The news yesterday that Scott Walker is suspending his campaign is being covered like it's a major development - and in a sense it is - but it's also a bit of a "dog bites man" story. Despite the many factors that led smart analysts to predict success for Walker, he struggled with polls and campaign cash. Although some winnowing has begun, the presence of so many candidates - some mainstream, some marginal, and a handful who have never held elected office - is still an important question.
Walker's announcement on Monday made for some entertaining moments of speculation and reflection. But the bigger questions of the 2016 field linger. What are we seeing here? What do these observations suggest about the nature of the process - the debate between the "invisible primary" school of thought and its critics? What are the roles of candidates, party leaders (which ones?), and voters? And how can we assess the impact of Trump's candidacy?
There's a lot of fun politics here, but there are also some serious theoretical political science questions (I know, I know, I need to chill with the clickbait...). From this wide field and long race, we might learn something about how political actors respond to the incentives created by political institutions. Many of the institutions in question are actually informal rules, which operate alongside the extensive formal rules governing the nomination process. Analysts can also ask whether what we're seeing now with the Republican field is the result of short-term factors, the longer arc of development of the Republican Party, or a combination of the two. Or perhaps the whole thing defies a systematic explanation altogether.
Why so many candidates?
One of the most obvious questions to pose about the 2016 field is why so many candidates joined in the first place. Koger summed this up nicely in a post in June, and offered a range of possible answers (complete with a political science reading list!). There are lots of good explanations for political ambition in general. But what's special about 2016?
Not for the last time in this post, I don't have a clear answer for that. There are possibilities for idiosyncratic explanations, like a perception that Hillary Clinton will be a weak candidate. There's also the lack of an incumbent candidate, although the data points for this are scarce enough to make it tough to say whether this is generally true.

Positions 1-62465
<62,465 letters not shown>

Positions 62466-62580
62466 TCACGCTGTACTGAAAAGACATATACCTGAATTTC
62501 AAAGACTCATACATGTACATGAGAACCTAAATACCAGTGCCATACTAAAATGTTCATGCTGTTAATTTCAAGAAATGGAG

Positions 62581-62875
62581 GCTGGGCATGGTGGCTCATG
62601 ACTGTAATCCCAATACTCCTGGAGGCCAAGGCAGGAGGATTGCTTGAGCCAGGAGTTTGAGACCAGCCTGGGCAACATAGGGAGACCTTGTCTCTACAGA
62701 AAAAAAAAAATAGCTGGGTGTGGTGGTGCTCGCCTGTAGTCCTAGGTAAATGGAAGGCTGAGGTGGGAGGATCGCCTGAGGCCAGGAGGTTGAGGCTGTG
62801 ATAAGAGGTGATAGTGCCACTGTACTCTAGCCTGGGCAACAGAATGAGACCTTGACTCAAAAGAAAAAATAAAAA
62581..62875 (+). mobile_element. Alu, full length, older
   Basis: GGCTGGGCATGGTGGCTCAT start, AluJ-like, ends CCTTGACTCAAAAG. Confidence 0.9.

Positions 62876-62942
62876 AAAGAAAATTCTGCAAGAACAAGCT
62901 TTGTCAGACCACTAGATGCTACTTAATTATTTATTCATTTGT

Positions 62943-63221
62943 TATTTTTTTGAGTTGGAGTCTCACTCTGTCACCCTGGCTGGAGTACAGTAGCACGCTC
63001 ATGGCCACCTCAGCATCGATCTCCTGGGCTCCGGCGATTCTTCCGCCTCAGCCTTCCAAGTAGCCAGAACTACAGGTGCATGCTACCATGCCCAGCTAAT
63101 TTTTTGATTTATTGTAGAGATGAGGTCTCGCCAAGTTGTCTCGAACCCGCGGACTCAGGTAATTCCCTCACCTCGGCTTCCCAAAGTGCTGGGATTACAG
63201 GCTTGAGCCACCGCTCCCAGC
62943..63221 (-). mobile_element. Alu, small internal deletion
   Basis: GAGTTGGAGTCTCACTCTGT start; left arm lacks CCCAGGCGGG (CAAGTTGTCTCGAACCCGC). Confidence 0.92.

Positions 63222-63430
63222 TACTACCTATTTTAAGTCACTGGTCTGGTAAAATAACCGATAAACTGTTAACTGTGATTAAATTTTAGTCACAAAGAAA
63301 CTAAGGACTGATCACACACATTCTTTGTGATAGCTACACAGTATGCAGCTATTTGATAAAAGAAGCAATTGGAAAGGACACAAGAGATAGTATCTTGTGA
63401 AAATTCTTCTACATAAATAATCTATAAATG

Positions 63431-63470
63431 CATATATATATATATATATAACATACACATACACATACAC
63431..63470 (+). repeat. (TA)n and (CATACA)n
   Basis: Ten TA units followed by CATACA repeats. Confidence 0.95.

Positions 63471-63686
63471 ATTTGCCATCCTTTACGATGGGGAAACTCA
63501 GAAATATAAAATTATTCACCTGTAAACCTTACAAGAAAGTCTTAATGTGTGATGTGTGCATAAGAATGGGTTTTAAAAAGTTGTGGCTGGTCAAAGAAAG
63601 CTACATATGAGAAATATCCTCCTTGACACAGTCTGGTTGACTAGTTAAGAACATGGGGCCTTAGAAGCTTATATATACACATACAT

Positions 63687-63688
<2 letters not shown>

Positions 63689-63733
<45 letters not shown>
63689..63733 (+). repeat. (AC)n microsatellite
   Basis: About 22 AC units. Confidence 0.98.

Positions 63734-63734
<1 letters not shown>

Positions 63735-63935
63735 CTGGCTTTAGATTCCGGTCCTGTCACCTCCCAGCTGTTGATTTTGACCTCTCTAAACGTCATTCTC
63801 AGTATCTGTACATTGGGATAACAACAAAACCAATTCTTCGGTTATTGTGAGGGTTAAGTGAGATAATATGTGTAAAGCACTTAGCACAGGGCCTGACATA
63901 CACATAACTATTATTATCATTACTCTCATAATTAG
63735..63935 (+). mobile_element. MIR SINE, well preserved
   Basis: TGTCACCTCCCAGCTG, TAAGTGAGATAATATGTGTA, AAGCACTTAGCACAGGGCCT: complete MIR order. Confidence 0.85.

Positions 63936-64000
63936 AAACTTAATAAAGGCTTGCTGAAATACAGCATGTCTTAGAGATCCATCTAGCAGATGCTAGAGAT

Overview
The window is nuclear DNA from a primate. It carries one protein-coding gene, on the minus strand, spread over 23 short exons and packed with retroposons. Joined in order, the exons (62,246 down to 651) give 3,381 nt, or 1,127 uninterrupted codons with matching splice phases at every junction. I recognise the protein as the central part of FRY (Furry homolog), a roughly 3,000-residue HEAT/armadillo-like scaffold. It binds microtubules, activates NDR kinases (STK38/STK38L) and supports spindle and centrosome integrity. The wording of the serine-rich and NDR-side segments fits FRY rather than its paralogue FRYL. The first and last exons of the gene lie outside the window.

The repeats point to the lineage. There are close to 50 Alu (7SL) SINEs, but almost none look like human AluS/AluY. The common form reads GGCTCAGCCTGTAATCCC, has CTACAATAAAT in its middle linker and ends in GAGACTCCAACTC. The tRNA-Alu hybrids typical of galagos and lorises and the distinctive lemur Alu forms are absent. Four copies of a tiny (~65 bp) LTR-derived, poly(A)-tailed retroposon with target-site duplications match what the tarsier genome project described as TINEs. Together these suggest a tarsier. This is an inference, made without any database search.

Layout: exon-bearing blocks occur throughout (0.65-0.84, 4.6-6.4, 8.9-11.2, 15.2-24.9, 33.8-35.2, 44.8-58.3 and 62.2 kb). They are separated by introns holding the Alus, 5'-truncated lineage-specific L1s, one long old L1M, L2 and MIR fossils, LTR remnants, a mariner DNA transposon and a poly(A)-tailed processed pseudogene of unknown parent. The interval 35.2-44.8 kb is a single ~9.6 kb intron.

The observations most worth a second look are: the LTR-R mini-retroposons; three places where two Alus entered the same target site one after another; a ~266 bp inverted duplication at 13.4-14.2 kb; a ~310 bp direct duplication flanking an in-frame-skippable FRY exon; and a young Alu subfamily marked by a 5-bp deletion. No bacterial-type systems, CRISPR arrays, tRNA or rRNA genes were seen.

A more structural explanation for the sheer volume of candidates in this cycle is the place in the longer arc of party history. As I've written here before, I'm working from the assumption that the Reagan era is coming to a close. Conservative ideas have set the terms of national debate for a long time, and over time this provides the opportunity for different factions in the party to argue over what those ideas mean and how the brand of conservatism forged by Reagan and others in the 1970s and 1980s applies in 2015.
Or is coordination the issue?
Another possibility is that the supply of ambitious candidates is fairly constant, but that something is different in the coordination process this time. This could mean different things - that party elites can't agree on who is electable, or on which candidate best represents the preferences of policy-demanders. They could also lack adequate mechanisms to persuade candidates to drop out. Walker commented today that he hoped that others would follow his lead and step aside so the party could converge on a single (non-Trump) nominee. We'll see if that happens. It's probably not possible to know for sure exactly what's happening in the coordination process - but I suspect there are observable indicators lurking around that might suggest whether there's a lack of coordination effort, or whether coordination efforts simply aren't working.
What's the impact of Trump's candidacy?
Here I'm going to embrace my true nature as a boring, smug political scientist and say, "probably nothing." The two main narratives that have unfolded have been that Trump pulled the field to the right, and that his presence led to Walker's demise. It's true that Trump brought immigration into the news over the summer, and the candidates had a brief run of trying to match his remarks. But the backlash against the 14th amendment was short-lived, and the Republican Party has been contending with these issues for years. Remember Duncan Hunter and Tom Tancredo? They never dominated headlines like Trump has, but their positions on immigration (and the constituencies that support those positions) left the party just as divided and muddled on the issue.
It's also not clear that Trump crowded out Walker, whose brand of conservatism and political game are different. If Trump's media show has detracted from anyone, it's probably either Jeb Bush, who might otherwise have cornered the name recognition market, or Cruz, who might otherwise have generated the most memorable soundbites. At this stage, media coverage and name recognition are the big drivers of poll results. As for Walker, the more likely story is that he's like Tim Pawlenty, or Joe Biden, or Dick Gephardt - a politician who tried for the nomination, but his attempt didn't go anywhere. At least, not this time.